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BP returns for more profits and pollution

By: 
John Bell

November 23, 2011

BP has filed applications to drill new deep-water wells in the Gulf of Mexico. The applications came just one week after a US government report confirmed what the whole world already knows: that BP was “ultimately responsible” for the explosion of the Deepwater Horizon rig which killed 11 workers and resulted in over 5 million barrels of oil fouling the Gulf.

US environmental groups are appalled by the timing, and are seeking to block BP through the courts.

BP is anxious to get going, as the Macondo oil field was its most profitable operation. Its rivals have been pumping the region while it was forced to sit out.

Cynically, BP proposes to use future Gulf profits to pay into the $20 billion fund, mandated by the White House, to clean up the oil still washing up on beaches throughout the region.

Meanwhile, aerial photographs show that a massive oil slick is resurfacing in the area of the Macondo spill, raising two possibilities: either attempts to disburse the oil using chemicals (just as toxic as the oil itself) have failed, or attempts to cap the well itself failed and leaking continues.

Analysis of surface oil samples from the region done by scientists from Louisiana State University proved them chemically identical to oil from the BP well. They believe that the well is still leaking and call on the government to check.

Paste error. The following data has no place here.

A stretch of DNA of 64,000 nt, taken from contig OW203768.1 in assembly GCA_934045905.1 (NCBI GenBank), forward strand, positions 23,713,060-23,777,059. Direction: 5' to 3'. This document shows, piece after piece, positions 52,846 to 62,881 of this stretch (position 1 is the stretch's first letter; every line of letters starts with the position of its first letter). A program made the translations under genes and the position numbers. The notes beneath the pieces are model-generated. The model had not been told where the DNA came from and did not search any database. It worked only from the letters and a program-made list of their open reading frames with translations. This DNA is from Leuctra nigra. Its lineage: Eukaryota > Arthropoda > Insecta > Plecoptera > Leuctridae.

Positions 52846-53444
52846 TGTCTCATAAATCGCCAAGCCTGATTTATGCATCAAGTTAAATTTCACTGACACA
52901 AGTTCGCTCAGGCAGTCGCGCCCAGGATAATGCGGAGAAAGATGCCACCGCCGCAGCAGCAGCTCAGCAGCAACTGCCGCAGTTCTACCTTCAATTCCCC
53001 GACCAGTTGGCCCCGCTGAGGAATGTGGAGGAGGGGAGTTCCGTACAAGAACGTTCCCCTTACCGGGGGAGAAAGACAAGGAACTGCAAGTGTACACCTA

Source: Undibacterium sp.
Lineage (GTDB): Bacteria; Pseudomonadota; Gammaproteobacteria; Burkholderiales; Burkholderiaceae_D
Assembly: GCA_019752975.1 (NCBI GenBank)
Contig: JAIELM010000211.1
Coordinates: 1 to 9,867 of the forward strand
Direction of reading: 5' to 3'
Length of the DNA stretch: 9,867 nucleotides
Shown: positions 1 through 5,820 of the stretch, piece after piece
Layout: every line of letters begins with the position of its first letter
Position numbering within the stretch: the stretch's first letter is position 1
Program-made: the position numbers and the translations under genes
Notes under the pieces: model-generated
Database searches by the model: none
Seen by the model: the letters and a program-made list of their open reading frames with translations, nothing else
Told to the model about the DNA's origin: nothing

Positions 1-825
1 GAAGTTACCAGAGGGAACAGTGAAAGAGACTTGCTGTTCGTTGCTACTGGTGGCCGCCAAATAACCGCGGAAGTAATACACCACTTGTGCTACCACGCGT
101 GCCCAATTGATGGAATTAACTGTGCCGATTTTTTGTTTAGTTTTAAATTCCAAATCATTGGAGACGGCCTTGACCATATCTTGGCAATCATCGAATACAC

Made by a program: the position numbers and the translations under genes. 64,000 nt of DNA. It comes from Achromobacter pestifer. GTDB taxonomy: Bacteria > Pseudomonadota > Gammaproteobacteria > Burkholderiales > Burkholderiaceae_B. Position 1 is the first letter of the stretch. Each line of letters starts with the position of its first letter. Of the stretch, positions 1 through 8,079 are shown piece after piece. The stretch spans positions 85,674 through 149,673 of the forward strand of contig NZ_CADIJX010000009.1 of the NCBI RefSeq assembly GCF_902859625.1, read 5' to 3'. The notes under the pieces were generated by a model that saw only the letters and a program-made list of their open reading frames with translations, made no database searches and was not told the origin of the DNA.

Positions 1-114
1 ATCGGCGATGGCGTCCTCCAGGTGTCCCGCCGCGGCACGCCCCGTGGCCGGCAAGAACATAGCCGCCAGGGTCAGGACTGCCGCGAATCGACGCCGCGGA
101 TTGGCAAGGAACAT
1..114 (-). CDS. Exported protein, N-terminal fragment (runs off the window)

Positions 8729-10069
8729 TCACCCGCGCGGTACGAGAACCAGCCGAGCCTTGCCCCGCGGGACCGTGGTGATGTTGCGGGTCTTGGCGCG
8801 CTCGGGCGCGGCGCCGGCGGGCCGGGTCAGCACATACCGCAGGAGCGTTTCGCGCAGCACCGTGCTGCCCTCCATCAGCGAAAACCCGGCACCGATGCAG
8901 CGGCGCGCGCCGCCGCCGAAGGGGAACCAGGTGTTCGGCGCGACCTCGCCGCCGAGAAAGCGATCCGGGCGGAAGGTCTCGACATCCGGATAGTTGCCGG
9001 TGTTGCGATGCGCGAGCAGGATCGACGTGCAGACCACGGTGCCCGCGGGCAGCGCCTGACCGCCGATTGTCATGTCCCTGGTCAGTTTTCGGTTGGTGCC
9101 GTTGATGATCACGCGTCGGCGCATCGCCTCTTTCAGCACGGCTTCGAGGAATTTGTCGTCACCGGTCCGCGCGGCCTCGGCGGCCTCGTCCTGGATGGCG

The US Coast Guard insists it has not seen any new oil slicks. USCG officials suggest the new oil samples are “natural seepage, or a burp out of the wreckage down below.” BP concurs. Based on experience of the past year and-a-half, both are lying.

Meanwhile, new studies reveal that, far from returning to normal, Gulf spawning grounds remain toxic and fish are exhibiting a wide range of health problems and deformities.

Scientists expect many other species, including commercially important snappers, shrimp and oysters will suffer chronic illness that shortens their lives and lowers their ability to reproduce.

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